Strengthen evaluation capacity

Evaluation Capacity Building, Evaluation Capacity Development, Evaluation Capacity Strengthening, Evaluation Capability Development

An important aspect of monitoring and evaluation (M&E) ‘systems’ is strengthening the M&E capacity of individuals, organisations, communities and networks.  While there are other terms used for this, we suggest using the term ‘evaluation capacity strengthening’ to emphasise the value of recognising, reinforcing and building on existing capacity. M&E capacity is not just about developing competencies for doing M&E.  It also includes competencies in effectively designing, managing, implementing and using M&E. It includes strengthening a culture of valuing evidence, valuing questioning, and valuing evaluative thinking. 

M&E capacity strengthening involves more than just one-off training, and training may not necessarily be the most appropriate way to address a capacity-strengthening need. 

When planning evaluation capacity strengthening, it can be helpful to pay attention to different types of capital - human capital (knowledge and skills), organisational capital (technical infrastructure and processes) and social capital (supportive networks).

It can also be useful to consider three broad change theories (drawing on Mitchie et al. 2011 meta-theory of behaviour change): (1) increasing motivation; (2) increasing capacity; and, (3) increasing opportunity –including an enabling environment for M&E.


Increasing skills and knowledge

A range of options related to various strategies to increase skills and knowledge - among evaluators, others doing evaluation, and people who oversee monitoring and evaluation systems (for example, program managers).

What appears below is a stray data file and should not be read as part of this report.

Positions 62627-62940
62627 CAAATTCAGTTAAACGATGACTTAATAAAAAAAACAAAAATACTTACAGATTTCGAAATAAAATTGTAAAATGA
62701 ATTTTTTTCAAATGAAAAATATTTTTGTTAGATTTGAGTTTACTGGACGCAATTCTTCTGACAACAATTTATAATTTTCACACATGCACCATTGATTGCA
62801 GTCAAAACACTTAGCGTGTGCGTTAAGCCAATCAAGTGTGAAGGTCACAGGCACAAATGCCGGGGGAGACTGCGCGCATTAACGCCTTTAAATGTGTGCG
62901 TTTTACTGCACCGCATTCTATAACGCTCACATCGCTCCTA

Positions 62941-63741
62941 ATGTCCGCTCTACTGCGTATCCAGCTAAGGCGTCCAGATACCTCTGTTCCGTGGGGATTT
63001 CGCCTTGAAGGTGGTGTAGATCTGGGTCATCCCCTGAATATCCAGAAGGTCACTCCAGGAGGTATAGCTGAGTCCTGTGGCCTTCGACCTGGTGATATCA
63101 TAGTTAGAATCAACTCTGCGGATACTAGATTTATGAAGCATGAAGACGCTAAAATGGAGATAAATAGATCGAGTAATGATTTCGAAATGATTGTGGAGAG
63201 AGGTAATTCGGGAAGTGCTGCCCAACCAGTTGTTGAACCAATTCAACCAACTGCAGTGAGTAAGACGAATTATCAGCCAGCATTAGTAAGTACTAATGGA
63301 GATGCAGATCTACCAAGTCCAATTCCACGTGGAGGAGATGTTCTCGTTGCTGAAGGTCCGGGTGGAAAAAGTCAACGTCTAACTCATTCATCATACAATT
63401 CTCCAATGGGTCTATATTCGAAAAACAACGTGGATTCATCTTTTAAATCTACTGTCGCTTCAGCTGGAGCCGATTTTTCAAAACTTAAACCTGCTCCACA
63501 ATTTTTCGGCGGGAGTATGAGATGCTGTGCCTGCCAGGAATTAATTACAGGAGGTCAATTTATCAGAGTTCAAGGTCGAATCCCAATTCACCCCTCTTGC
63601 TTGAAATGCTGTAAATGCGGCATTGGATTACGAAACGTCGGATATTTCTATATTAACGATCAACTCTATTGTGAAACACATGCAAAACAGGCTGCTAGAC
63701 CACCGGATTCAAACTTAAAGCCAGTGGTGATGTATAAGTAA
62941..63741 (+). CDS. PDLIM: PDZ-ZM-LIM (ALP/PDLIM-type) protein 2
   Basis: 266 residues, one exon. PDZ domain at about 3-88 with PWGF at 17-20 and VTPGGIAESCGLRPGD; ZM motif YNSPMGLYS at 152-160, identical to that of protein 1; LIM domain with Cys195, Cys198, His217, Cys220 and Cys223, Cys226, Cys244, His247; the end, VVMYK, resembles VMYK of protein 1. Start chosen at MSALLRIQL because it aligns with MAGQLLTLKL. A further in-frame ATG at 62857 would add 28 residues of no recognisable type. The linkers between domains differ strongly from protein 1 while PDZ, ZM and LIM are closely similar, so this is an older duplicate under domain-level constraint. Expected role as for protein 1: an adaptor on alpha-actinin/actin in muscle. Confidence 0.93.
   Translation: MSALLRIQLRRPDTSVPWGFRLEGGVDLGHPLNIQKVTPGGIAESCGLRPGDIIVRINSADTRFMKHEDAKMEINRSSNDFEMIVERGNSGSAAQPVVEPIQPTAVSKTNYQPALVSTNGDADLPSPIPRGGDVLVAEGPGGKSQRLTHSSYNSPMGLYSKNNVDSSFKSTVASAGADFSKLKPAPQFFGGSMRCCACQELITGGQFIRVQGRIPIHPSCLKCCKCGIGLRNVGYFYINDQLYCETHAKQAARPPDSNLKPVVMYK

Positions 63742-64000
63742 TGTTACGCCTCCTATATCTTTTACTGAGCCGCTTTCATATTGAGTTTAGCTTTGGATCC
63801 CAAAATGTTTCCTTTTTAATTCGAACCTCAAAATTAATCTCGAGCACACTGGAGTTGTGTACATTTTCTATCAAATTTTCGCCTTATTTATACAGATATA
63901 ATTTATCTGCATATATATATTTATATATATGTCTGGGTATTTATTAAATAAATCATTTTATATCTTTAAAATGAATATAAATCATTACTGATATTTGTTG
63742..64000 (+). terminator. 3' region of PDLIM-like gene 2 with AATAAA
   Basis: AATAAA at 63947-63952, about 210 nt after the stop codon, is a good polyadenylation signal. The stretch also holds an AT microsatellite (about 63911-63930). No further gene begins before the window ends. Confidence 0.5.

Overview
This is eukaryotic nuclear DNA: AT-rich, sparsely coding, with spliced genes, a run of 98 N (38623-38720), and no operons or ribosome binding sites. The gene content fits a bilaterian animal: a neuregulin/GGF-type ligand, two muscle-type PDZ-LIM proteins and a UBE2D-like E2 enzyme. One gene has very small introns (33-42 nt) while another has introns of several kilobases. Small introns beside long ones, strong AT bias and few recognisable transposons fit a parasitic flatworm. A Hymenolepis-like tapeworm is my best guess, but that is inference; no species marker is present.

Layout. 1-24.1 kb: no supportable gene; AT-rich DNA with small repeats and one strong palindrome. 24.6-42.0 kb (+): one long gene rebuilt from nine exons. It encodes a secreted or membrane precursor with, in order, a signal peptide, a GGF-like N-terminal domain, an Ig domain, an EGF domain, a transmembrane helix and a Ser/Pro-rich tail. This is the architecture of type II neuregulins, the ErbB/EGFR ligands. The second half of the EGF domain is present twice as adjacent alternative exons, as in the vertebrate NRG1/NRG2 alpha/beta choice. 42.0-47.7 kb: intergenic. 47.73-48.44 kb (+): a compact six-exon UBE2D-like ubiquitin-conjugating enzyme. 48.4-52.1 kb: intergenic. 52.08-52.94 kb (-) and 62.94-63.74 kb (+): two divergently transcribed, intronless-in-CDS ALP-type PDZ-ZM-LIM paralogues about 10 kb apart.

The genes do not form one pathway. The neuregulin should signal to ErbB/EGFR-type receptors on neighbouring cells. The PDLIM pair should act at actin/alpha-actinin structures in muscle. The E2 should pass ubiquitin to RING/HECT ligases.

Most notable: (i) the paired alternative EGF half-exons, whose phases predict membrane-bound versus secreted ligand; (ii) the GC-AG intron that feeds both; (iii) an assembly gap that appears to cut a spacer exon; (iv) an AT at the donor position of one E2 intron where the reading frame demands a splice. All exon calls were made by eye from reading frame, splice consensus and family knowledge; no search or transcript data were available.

Competency assessment

  • Self-assessment: Individual reflection on one's skills, knowledge and attitudes related to evaluation competencies

  • Peer-assessment: A form of assessment which provides additional benefits beyond self-assessment – in particular, the opportunity for peer learning through the review process.

Knowledge, skills, attitudes (KSA) development and ongoing development

  • Coaching: Supporting an individual during training or development in order for them to reach a specific personal or professional goal.

  • Dialogues: A range of learning conversations that go beyond knowledge transfer to include knowledge articulation and translation.

  • Expert advice: Advice from experts in response to specific queries. It might include a process to clarify and reframe the question that is being asked.

  • Fellowship: An extended position that provides paid employment and support for people who have completed formal coursework in  evaluation.

  • Internship: A paid or unpaid entry-level position that provides work experience and some professional development.

  • Mentoring: Supporting a colleague by sharing professional and personal experiences in order to support their development and growth

  • Learning Circle: Allows a group of individuals to meet and explore an issue and learn from each other in the process.

  • Peer learning: An approach to learning where tacit knowledge is transferred from practitioner-to-practitioner. Peer learning can have many different objectives and take a number of forms.

  • Reflective practice: Involves an individual reflecting on their work allowing them to learn from their own experiences and insights and engage in a practice of continual learning.

  • Self-paced learning: Viewing learning materials, such as previously recorded webinars, at your own pace. 

  • Supervision of practice: A model of professional development from social work where everyone, even experienced practitioners, is expected to have regular debriefing and reflection with a senior person on issues in their work.

  • Training and formal education: Development of knowledge and skills in conducting and/or managing an evaluation in a structured setting.

Building and sharing knowledge

  • Community of practice: A community of practice allows a group of people with a common interest or concern to share and learn through a series of interactions, thus reflecting the social nature of human learning.